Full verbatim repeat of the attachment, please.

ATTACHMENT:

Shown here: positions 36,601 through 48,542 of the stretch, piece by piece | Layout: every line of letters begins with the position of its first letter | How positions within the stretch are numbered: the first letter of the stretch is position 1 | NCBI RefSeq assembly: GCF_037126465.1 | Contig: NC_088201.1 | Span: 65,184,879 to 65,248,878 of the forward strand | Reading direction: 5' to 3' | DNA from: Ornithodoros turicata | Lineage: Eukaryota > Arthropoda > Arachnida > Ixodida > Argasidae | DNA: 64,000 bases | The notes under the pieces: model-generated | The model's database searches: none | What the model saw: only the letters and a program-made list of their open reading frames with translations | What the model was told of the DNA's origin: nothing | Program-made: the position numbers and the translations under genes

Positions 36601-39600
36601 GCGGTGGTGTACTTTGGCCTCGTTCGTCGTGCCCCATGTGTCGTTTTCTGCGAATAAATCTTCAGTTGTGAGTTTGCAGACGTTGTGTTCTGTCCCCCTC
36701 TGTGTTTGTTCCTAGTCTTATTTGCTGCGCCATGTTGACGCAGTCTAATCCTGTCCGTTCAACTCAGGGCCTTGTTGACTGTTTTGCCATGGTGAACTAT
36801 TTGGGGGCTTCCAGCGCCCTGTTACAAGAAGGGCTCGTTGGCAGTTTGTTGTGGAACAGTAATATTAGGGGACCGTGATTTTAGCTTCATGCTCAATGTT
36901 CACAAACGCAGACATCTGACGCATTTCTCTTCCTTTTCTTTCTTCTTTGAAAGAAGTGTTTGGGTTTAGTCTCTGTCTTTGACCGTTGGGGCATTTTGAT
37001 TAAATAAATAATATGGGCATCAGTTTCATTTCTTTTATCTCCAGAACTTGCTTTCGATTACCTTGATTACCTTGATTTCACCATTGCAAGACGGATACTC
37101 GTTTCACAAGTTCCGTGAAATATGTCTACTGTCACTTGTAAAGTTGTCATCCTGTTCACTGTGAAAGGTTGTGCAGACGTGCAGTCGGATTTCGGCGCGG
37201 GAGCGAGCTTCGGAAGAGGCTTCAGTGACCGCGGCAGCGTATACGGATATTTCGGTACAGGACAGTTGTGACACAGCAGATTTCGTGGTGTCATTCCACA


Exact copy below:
Shown here: positions 36,601 through 48,542 of the stretch, piece by piece | Layout: every line of letters begins with the position of its first letter | How positions within the stretch are numbered: the first letter of the stretch is position 1 | NCBI RefSeq assembly: GCF_037126465.1 | Contig: NC_088201.1 | Span: 65,184,879 to 65,248,878 of the forward strand | Reading direction: 5' to 3' | DNA from: Ornithodoros turicata | Lineage: Eukaryota > Arthropoda > Arachnida > Ixodida > Argasidae | DNA: 64,000 bases | The notes under the pieces: model-generated | The model's database searches: none | What the model saw: only the letters and a program-made list of their open reading frames with translations | What the model was told of the DNA's origin: nothing | Program-made: the position numbers and the translations under genes

Positions 36601-39600
36601 GCGGTGGTGTACTTTGGCCTCGTTCGTCGTGCCCCATGTGTCGTTTTCTGCGAATAAATCTTCAGTTGTGAGTTTGCAGACGTTGTGTTCTGTCCCCCTC
36701 TGTGTTTGTTCCTAGTCTTATTTGCTGCGCCATGTTGACGCAGTCTAATCCTGTCCGTTCAACTCAGGGCCTTGTTGACTGTTTTGCCATGGTGAACTAT
36801 TTGGGGGCTTCCAGCGCCCTGTTACAAGAAGGGCTCGTTGGCAGTTTGTTGTGGAACAGTAATATTAGGGGACCGTGATTTTAGCTTCATGCTCAATGTT
36901 CACAAACGCAGACATCTGACGCATTTCTCTTCCTTTTCTTTCTTCTTTGAAAGAAGTGTTTGGGTTTAGTCTCTGTCTTTGACCGTTGGGGCATTTTGAT
37001 TAAATAAATAATATGGGCATCAGTTTCATTTCTTTTATCTCCAGAACTTGCTTTCGATTACCTTGATTACCTTGATTTCACCATTGCAAGACGGATACTC
37101 GTTTCACAAGTTCCGTGAAATATGTCTACTGTCACTTGTAAAGTTGTCATCCTGTTCACTGTGAAAGGTTGTGCAGACGTGCAGTCGGATTTCGGCGCGG
37201 GAGCGAGCTTCGGAAGAGGCTTCAGTGACCGCGGCAGCGTATACGGATATTTCGGTACAGGACAGTTGTGACACAGCAGATTTCGTGGTGTCATTCCACA